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Wednesday, June 20, 2012

Philosophy in Times of Communism

Philosophy in Times of Communism – Reflections from Beyond
By Paul Richard Blum (Loyola University Maryland, currently Univerzita Palackého v Olomouci)

It is difficult to write about my experiences with Czech philosophers of the times before the Velvet Revolution without speaking ad hominem. Fact is that Stanislav Sousedík was the first scholar at all whom I got to know as living under the conditions of communism or socialism. And it is possible to tie the fact that in Spring 2012 I am a guest professor at Palacký University into a narrative that starts in the early 1980s when I first met him. However, I need to refrain from telling anecdotes because I do not own them as long as the heroes of those stories were the heroes that survived oppression. And yet, it was those anecdotes that opened my eyes.
For instance, when I looked for some 17th century books at the Strahov library, coming from West Berlin, the librarian approached me and rattled down a number of questions (how is the Berlin library, how many books, what kind of books, …) and excused himself saying: "We know nothing, nothing …" At that point I had learned something. Or how I gradually learned – by the measure in which the authorities chose to withhold printing paper – that editing the works of Comenius on the mercy of the Party can be subversive and conspiratorial.  The history of oppression, and specifically of communism, is full of stories of the same structure – and that is the point!
What I gathered early on is that Aristotle's theory of antiperistasis works in the human world: oppression of the mind strengthens those intellectual and moral forces that are, indeed, strong. And hence oppression hatches its own defeat. The communist or socialist regimes of the 20th century were defeated by those strong minds. Hence my conclusion was: resistance is possible. Resistance does not have to take on violent forms, because it is oppression itself that occasions the measure and means of resistance. Hence a second conclusion: I would wish never to be forced to resist. As I said, the anecdotes that would illustrate these conclusions are owned by their agents: Sousedík and countless others whom I met in almost all countries under (former) Soviet domination since the 1980s. They will, telling those stories in their own words, establish a living tradition from the inside of the life of the mind under duress.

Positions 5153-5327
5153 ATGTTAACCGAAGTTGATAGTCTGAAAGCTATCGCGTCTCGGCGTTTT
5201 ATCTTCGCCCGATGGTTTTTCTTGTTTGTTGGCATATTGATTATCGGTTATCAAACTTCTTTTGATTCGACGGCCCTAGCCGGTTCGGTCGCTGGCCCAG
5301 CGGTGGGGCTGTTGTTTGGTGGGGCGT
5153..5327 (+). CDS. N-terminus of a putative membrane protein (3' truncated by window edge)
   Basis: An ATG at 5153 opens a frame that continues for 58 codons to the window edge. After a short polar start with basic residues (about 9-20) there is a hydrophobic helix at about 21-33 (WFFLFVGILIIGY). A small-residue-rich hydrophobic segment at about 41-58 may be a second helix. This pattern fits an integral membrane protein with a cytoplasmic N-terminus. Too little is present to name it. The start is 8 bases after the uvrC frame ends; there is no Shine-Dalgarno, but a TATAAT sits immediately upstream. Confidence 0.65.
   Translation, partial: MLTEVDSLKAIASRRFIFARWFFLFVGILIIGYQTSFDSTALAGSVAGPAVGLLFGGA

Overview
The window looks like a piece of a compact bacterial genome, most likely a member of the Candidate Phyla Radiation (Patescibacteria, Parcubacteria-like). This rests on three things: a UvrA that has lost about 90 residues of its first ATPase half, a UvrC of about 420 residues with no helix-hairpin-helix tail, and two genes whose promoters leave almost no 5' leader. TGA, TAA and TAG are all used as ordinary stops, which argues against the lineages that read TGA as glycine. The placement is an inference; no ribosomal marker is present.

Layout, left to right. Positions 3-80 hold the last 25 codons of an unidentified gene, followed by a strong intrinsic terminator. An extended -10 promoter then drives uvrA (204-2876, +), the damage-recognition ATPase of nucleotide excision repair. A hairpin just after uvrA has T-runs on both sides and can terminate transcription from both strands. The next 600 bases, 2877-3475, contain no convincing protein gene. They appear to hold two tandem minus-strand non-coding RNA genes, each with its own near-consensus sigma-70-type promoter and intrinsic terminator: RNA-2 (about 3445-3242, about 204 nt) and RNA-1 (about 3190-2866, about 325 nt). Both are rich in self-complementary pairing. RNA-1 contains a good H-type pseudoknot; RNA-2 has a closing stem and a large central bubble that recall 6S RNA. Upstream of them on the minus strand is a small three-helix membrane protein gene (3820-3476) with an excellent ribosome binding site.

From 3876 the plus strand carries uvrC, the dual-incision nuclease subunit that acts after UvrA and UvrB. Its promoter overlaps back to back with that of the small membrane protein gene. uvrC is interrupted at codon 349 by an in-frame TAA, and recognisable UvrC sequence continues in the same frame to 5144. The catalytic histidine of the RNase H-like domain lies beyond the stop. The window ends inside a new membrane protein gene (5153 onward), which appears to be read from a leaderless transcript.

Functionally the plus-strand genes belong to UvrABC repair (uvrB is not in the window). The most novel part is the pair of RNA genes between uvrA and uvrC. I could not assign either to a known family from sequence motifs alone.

One more meaning I want to point out, namely, a sense of circumspection born out of insecurity that may be essential for all human endeavors and certainly should give profile to the way a philosopher, who is lucky not to be endangered, proceeds while thinking. Let me mask this lesson with another story. I was honored (well, back then, I was just plunged into that) to teach in the "Pantoffeluniversität", these unofficial gatherings around some local or foreign philosophy teacher in some private apartment. When we Westerners asked who the audience was, we were told it is safer for them and for us, not to know. Later I came to speculate, since many Dominican friars were among the students, whether I might have had in front of me the present Cardinal of Prague or his friend the late President of the Czech Republic. My conclusion is: always think as a philosopher and a teacher as though you had a future Cardinal or President among your students!